Here’s some general facts about me. I was born in Southend on Sea, Essex, in 1988. I attended Westcliff High School for Girls,  gaining 4 and a half A*-C GCSEs. I’m often asked about the ‘half’ – it was a short course in Religious Studies. I left at 16 and worked full time in ‘odd jobs’, retail and coffee shops and waitressing, before joining Essex County Fire and Rescue Service in 2007 to work in their control room. I left in November 2011, unable to work the night shifts as a then single parent to a 20 month old son.

I started writing this blog, A Girl Called Jack, in February 2012, in response to a local councillor who claimed that ‘druggies, drunks and single mums are ruining the High Street.’ What started as a local politics blog developed into budget food and recipes, which were picked up with interest by the national press as I wrote about living with Small Boy on a budget of just £10 a week. I’ve often said that the Daily Telegraph article by Xanthe Clay, ‘My 49p Lunch With A Girl Called Jack’, was the moment that changed my life.

I had a keen interest in cooking at school, but apart from one D grade GCSE at the age of 16, I’ve never really had any formal food education. I just cook stuff, eat stuff and write about stuff.

My first cookbook, A Girl Called Jack, was published by Michael Joseph at Penguin in February 2014, and went straight to the top of the paperback charts. My second cookbook, also published by Penguin, is due out in October 2014.

I am a campaigner, fronting a petition with Unite, The Trussell Trust and The Mirror demanding politicians debate the causes of foodbank use and hunger in Britain. Within 4 days the petition had secured 100,000 signatures, and the debate was held in the House Of Commons three weeks later. I’m an ambassador for Oxfam, from being a case study in their April 2013 report ‘Walking The Breadline’, to travelling to Tanzania to learn about women and agriculture.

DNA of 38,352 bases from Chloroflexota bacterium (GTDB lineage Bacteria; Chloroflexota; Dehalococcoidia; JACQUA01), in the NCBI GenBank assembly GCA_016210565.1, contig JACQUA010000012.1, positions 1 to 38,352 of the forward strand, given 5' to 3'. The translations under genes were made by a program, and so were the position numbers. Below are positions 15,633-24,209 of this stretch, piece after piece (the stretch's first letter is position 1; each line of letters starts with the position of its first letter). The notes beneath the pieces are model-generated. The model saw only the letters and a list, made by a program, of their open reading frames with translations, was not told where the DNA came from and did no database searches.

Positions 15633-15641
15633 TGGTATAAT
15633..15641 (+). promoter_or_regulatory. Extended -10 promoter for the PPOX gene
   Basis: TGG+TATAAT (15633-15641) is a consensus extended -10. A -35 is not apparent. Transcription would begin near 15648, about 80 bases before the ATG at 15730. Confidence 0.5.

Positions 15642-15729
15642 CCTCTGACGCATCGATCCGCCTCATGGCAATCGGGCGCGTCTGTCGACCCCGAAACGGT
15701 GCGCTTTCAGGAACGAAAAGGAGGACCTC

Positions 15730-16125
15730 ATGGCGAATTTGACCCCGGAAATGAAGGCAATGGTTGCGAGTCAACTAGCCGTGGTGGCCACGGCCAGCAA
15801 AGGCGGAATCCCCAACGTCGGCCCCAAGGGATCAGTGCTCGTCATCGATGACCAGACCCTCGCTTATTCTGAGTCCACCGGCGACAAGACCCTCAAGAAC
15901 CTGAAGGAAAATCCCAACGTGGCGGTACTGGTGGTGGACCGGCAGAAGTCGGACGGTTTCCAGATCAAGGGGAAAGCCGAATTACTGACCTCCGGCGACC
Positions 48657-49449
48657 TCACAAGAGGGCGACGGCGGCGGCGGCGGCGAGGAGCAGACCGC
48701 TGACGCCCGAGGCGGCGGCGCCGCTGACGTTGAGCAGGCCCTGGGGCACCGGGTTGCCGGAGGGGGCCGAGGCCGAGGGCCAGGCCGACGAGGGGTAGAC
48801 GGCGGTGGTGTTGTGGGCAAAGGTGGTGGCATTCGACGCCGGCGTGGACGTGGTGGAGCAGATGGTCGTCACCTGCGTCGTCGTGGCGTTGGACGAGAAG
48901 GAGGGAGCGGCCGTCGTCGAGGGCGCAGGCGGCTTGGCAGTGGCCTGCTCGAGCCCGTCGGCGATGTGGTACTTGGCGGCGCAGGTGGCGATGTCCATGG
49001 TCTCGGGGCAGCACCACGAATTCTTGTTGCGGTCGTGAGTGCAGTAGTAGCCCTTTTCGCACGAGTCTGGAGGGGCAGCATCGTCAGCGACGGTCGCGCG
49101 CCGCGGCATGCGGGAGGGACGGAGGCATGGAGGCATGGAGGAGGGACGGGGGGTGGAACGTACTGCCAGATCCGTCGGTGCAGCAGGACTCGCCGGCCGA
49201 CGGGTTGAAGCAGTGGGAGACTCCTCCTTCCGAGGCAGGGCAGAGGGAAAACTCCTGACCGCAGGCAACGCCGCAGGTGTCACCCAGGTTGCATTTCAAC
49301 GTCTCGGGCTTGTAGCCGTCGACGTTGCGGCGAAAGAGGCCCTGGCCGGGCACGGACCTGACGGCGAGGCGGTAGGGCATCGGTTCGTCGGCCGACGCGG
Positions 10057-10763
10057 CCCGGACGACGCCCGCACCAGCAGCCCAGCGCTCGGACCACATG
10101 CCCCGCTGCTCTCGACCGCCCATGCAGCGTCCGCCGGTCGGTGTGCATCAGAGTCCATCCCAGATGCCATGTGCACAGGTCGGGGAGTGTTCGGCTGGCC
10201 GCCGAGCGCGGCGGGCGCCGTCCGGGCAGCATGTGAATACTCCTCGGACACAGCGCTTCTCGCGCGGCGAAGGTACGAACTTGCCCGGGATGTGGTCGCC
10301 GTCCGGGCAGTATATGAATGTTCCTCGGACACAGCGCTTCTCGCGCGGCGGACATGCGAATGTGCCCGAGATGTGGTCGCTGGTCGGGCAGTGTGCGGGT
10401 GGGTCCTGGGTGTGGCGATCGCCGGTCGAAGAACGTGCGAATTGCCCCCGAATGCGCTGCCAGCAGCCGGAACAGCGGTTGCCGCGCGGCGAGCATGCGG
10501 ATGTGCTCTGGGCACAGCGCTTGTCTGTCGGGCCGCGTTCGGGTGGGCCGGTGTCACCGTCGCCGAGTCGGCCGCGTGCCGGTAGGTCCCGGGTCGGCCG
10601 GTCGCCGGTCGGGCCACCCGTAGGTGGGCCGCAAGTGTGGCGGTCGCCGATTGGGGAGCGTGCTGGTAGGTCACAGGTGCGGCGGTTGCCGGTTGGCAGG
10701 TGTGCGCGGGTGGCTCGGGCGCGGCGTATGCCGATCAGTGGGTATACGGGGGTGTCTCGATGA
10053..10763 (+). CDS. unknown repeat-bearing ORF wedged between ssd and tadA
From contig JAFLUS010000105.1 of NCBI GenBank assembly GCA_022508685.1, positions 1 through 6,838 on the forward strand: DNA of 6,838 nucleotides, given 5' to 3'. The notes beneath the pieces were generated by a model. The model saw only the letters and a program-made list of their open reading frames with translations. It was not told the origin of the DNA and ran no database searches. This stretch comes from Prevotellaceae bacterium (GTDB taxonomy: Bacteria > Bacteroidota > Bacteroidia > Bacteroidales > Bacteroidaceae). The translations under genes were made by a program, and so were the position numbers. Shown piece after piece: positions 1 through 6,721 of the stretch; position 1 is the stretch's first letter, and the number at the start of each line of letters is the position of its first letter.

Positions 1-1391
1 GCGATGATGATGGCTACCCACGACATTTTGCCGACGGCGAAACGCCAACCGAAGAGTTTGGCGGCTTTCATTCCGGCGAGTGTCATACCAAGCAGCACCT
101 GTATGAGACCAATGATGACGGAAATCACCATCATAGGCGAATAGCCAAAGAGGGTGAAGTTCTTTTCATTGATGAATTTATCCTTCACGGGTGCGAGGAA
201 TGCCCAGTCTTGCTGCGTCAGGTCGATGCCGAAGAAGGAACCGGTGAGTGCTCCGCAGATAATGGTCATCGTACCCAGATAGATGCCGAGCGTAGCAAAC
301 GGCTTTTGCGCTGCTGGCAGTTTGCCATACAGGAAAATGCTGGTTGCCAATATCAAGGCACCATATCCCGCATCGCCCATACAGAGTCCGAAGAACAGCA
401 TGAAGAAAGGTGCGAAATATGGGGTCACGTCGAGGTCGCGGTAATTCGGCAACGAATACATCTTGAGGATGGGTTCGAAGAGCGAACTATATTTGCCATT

I’m a proudly out lesbian woman, and in 2014 was listed in The Independent On Sunday’s Pink List at number 19. I have appeared on the front cover of Diva magazine, and contributed to several issues. I came out publicly, in an article in the Huffington Post on London Pride day in 2013.

I write a weekly recipe column for The Guardian, and regularly contribute as a political journalist to The Mirror, The Independent and The Guardian. I’m a regular on the Sky News sofa, Channel 4 and BBC radio, commenting on food, politics, and current affairs. I recently went busking with Billy Bragg as part of The Guardian’s ‘Do Something’ series.

In 2013, I won the Fortnum and Mason Food and Drink Award for ‘inspiring people to enjoy, experiment and explore food’, the Red Magazine ‘Hot Women’ award for my blog, and the YMCAs ‘Courage And Inspiration’ award. I also featured in a Sainsburys television campaign in January 2014.

I live in West London, with my partner and our two young children.

“She is a breath of fresh air in the cooking world” – Nigel Slater.

“Every now and then a food writer with a fresh and authentic voice comes along, and Jack Monroe is that rare find. Her recipes are founded on the ideal of eating well on a budget, but there is nothing drab about her food: it’s as vibrant as her voice; and A Girl Called Jack is full of food with bold flavour, recipes that beg to become part of your daily repertoire. This is a book with charm and brio, and a true helpmeet in the kitchen.” – Nigella Lawson.

“Compelling, if sobering reading.” – Lisa Markwell, The Independent on Sunday.

“A cross between Yvette Cooper and Delia Smith, with tattoos.” – Richard Littlejohn, The Daily Mail.

Updated May 2014.

Jack Monroe || Twitter: @MsJackMonroe ||








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